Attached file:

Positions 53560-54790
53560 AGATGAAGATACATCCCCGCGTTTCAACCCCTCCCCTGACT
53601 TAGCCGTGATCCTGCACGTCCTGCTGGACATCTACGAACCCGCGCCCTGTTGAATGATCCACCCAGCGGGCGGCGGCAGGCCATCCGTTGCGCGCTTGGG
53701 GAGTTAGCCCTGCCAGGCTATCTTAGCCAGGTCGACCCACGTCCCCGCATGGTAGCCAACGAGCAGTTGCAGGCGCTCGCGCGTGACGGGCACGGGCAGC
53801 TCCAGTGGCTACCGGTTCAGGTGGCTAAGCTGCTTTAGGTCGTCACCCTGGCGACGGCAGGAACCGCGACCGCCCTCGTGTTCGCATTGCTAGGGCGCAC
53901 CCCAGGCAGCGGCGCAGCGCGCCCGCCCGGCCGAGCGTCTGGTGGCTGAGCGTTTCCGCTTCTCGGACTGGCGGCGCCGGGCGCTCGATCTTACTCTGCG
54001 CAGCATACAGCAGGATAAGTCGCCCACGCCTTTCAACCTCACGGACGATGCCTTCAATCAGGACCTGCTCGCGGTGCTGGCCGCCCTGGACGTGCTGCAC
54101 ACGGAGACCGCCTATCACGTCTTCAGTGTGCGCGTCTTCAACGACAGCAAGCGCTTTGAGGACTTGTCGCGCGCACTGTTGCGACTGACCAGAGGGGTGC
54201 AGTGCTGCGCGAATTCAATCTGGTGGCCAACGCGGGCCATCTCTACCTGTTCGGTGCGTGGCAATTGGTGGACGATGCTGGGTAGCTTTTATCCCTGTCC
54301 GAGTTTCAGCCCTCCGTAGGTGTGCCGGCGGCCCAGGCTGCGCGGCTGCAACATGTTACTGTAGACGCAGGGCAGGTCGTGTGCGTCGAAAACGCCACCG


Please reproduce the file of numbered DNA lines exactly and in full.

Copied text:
Positions 53560-54790
53560 AGATGAAGATACATCCCCGCGTTTCAACCCCTCCCCTGACT
53601 TAGCCGTGATCCTGCACGTCCTGCTGGACATCTACGAACCCGCGCCCTGTTGAATGATCCACCCAGCGGGCGGCGGCAGGCCATCCGTTGCGCGCTTGGG
53701 GAGTTAGCCCTGCCAGGCTATCTTAGCCAGGTCGACCCACGTCCCCGCATGGTAGCCAACGAGCAGTTGCAGGCGCTCGCGCGTGACGGGCACGGGCAGC
53801 TCCAGTGGCTACCGGTTCAGGTGGCTAAGCTGCTTTAGGTCGTCACCCTGGCGACGGCAGGAACCGCGACCGCCCTCGTGTTCGCATTGCTAGGGCGCAC
53901 CCCAGGCAGCGGCGCAGCGCGCCCGCCCGGCCGAGCGTCTGGTGGCTGAGCGTTTCCGCTTCTCGGACTGGCGGCGCCGGGCGCTCGATCTTACTCTGCG
54001 CAGCATACAGCAGGATAAGTCGCCCACGCCTTTCAACCTCACGGACGATGCCTTCAATCAGGACCTGCTCGCGGTGCTGGCCGCCCTGGACGTGCTGCAC
54101 ACGGAGACCGCCTATCACGTCTTCAGTGTGCGCGTCTTCAACGACAGCAAGCGCTTTGAGGACTTGTCGCGCGCACTGTTGCGACTGACCAGAGGGGTGC
54201 AGTGCTGCGCGAATTCAATCTGGTGGCCAACGCGGGCCATCTCTACCTGTTCGGTGCGTGGCAATTGGTGGACGATGCTGGGTAGCTTTTATCCCTGTCC
54301 GAGTTTCAGCCCTCCGTAGGTGTGCCGGCGGCCCAGGCTGCGCGGCTGCAACATGTTACTGTAGACGCAGGGCAGGTCGTGTGCGTCGAAAACGCCACCG